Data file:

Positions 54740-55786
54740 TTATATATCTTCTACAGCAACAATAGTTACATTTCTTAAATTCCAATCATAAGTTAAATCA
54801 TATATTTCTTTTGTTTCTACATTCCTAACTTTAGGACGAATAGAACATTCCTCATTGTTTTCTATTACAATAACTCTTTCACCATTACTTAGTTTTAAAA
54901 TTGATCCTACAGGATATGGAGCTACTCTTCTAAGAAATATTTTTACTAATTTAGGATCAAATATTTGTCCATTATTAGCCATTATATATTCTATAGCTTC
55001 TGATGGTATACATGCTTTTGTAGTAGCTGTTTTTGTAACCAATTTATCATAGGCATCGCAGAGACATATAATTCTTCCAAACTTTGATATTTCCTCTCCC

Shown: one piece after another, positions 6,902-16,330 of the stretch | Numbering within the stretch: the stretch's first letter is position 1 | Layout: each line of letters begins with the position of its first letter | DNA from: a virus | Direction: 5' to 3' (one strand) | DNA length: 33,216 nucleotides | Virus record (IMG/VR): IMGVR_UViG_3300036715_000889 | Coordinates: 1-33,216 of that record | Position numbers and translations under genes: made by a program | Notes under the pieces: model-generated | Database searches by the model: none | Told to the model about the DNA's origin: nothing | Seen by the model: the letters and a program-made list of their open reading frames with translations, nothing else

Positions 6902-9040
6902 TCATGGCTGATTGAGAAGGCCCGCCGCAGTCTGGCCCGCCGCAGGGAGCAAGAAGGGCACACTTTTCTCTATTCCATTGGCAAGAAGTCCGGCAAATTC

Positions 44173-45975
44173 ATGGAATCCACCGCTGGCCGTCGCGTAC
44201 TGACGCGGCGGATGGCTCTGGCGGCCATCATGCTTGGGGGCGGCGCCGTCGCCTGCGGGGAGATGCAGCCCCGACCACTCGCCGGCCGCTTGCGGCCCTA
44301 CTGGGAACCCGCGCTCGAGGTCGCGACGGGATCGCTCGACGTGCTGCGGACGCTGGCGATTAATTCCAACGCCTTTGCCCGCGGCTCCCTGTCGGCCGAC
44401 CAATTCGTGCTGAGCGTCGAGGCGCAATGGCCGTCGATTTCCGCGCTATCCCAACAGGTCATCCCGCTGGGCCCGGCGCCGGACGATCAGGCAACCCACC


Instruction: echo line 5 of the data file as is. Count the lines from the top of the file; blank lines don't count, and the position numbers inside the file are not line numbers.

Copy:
55001 TGATGGTATACATGCTTTTGTAGTAGCTGTTTTTGTAACCAATTTATCATAGGCATCGCAGAGACATATAATTCTTCCAAACTTTGATATTTCCTCTCCC